The construction of the canal also hugely affected the population of Panama; around 75,000 people in total worked on it, breaking through the ground day by day for ten years. They came from all over the place- huge numbers of immigrants of African and Caribbean descent, from Europe, and from China and India came to work in Panama, and many of those who survived, stayed. There was also already an indigenous population which was pretty sizeable in comparison to neighbouring countries where the natives had all but been wiped out by European settlers, and this melting pot of nationalities means that these days Panama is one ethnically diverse society. Most Panamanians have a heritage which is just plain intriguingly AWESOME!!
The Panama Canal Zone remained a US territory until 1999, when US troops finally moved out and complete control of the canal was handed over to Panama. It takes 8-10 hours for a ship to travel the full 80km length of the canal, and an average toll of $150,000 per ship- though the charge is based on weight, so don’t get me wrong pals, you could totes do it for cheaper in an inflatable dinghy, not that they’re actually permitted in the locks. Put bluntly, now that the US aren’t in charge, Panama are finally making some serious cash out of that canal of theirs, turning them into a seriously well-developing country.
Where is the best place to see the Panama Canal?
Aside from actually sailing across the canal yourself, the best way to see the Panama Canal is to head to one of the visitor centres built at strategically located viewing points along the canal. We went to the visitor centre at the new Agua Clara Locks, mainly because it’s on the Atlantic side of the country and therefore easy to get to from the port of Colón; and we happened to arrive just at the time when a mahoosive ship was being lifted up onto the lake. To be completely honest here pals- it’s a slow process, and not the most exciting of things to witness. But I’m still pretty glad to be able to say I’ve been there and witnessed it.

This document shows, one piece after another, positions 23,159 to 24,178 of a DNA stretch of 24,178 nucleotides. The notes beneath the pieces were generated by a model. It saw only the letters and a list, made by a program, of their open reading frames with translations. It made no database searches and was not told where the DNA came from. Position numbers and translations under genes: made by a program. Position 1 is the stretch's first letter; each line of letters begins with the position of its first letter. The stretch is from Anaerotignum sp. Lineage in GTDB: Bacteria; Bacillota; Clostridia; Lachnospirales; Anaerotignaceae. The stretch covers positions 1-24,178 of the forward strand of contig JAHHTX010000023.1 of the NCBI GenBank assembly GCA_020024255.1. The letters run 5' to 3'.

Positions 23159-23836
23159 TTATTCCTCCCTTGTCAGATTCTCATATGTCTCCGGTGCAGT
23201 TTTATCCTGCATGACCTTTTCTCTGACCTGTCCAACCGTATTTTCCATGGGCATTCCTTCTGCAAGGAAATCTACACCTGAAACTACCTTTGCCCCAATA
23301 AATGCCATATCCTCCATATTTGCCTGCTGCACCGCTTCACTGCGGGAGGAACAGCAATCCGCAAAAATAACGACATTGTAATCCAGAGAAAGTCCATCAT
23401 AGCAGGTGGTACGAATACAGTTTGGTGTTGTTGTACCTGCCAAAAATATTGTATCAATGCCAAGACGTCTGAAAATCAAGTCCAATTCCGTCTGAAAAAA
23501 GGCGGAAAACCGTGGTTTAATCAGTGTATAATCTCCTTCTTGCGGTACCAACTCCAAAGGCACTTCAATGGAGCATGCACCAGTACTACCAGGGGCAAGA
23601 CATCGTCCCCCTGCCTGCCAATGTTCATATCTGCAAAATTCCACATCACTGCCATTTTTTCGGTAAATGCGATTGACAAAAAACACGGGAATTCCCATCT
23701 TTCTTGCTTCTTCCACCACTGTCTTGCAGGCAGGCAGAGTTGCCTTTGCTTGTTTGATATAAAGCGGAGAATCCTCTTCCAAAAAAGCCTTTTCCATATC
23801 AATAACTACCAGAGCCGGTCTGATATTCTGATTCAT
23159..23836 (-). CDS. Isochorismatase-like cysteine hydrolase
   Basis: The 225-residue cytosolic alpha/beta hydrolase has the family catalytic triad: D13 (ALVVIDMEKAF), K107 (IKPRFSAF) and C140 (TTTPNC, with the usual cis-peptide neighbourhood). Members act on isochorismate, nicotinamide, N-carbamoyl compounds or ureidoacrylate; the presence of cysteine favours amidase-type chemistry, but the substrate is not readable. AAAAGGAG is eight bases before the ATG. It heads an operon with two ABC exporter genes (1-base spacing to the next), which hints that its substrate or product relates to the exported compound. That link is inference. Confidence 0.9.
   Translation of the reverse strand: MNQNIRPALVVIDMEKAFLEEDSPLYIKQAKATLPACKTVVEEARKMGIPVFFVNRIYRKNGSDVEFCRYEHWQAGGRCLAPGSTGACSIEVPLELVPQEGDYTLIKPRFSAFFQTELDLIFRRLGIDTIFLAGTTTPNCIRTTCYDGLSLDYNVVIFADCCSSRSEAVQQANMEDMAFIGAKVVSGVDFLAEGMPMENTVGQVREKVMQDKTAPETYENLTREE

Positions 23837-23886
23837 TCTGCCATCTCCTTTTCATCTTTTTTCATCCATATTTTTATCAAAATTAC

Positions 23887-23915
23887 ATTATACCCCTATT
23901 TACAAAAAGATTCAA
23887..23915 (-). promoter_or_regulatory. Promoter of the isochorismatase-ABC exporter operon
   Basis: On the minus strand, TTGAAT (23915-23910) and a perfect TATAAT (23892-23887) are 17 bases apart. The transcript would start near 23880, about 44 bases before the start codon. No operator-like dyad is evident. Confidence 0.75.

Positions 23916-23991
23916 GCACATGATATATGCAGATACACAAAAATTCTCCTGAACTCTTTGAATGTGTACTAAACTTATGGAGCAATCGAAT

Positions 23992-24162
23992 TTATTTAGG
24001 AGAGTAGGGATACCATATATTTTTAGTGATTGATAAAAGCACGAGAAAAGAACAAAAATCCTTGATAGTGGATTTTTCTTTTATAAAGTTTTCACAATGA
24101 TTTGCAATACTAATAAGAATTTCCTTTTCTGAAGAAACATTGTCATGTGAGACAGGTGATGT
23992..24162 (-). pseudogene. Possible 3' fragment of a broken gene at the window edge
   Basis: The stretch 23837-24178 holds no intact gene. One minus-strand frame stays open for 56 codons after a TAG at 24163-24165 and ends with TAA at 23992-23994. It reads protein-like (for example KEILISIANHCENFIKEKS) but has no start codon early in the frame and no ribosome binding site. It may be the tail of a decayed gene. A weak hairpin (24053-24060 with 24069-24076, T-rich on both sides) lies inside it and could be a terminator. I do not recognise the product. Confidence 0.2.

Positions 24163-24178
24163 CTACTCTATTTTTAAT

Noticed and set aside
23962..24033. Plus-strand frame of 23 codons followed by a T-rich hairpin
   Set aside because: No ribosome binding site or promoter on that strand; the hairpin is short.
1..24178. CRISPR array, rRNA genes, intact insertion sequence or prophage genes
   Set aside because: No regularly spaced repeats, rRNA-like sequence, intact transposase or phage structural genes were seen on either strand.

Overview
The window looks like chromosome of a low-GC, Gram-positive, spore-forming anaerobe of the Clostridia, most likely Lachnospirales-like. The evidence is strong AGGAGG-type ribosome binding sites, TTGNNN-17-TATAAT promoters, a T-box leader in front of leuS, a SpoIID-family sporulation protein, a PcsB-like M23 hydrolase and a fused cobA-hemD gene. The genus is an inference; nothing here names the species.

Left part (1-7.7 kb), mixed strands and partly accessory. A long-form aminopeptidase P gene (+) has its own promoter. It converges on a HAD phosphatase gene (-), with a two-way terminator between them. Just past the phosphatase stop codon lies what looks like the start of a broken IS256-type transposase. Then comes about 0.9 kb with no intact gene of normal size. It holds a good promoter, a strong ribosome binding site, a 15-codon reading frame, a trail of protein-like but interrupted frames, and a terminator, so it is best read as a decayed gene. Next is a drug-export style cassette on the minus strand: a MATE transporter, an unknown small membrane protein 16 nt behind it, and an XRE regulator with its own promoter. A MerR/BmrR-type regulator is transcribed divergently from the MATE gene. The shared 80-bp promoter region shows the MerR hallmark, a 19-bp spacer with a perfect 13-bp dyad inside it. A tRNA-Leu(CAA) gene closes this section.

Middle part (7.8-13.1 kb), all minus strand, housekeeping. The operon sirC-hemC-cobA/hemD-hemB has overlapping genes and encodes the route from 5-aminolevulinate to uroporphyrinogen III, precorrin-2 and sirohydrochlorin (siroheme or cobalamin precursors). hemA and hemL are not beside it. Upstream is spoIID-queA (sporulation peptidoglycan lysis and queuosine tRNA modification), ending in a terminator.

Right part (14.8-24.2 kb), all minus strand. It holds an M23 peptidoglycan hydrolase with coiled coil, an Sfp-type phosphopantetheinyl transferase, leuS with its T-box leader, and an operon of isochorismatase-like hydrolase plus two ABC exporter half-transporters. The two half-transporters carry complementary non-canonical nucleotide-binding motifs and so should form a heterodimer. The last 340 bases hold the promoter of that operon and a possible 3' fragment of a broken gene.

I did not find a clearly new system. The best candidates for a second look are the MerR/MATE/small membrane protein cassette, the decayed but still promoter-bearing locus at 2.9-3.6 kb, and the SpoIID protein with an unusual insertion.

From the viewing point overlooking the locks, you can see out over Gatun Lake to the left hand side, stretching out into the distance and dotted with traffic in the form of ships of varying sizes, mostly hauling cargo in ginormous metal crates. On the day in question, it was humid and overcast, and after I’d done as much learning as I could and seen as much of the lock action as I could, I thought it’d be a marvellous idea to go and explore a pathway off to one side of the restaurant which no one else seemed to have noticed.
Animals at the Panama Canal
Considering that Gatun Lake is completely manmade- it was once a valley which was completely flooded using several dams- the nature in the area remains more or less untouched. Which is pretty good going in this day and age, you’ve gotta admit. The ‘nature trail’ pathway through the forest is obviously not exactly wilderness territory, but it’s still a good way to see some wildlife without venturing miles into thick rainforest.
I was the only person walking through the trees, and it’s surprising how quickly the atmosphere changed from the industrial setting of the lock, to a simultaneously spooky-and-peaceful jungle pathway. Immediately upon setting foot onto the pathway dappled with spots of sunlight, I was met with the glowing eyes and frozen pose of a coati, like a fox caught in the headlights. If you’re not sure what a coati is- and neither was I, at first- it’s looks like a cross between a small bear and a raccoon with a mouse’s face. All pointy nose and big eyes, ya know? I heard the crash of a monkey swinging through the branches above me, looked up, and when I looked back at the pathway, the mousey-coati had disappeared. Three seconds later I realised it had moved to the branches of a tree, staring down at me with its bug eyes. Eventually it unfroze and began scratching itself in the style of a cat, suddenly completely un-fazed. Good lad.
More monkeys raced and chattered in the treetops overhead, and in contrast to all their playful swinging around, and the coati’s vanishing act, a solitary sloth appeared to be in a deep slumber, oblivious to all the action going on around her.
Like its neighbour Costa Rica, Panama has an incredible level of biodiversity, and considering the country is tiny- about the same size as Scotland- it’s pretty incredible to witness even a tiny slice of the nature that it has to offer. Especially when it’s smack bang right next to such an insane marvel of engineering and manpower. What. A. Beaut.
- Adult entry fee to Agua Clara Visitors Centre is $15, although we went as part of a tour which also went to visit an Embera village on Lake Gatun.
- The centre is open from 8am to 4pm every day.
- There is a restaurant on site. Not that I ate there. But it’s there. So.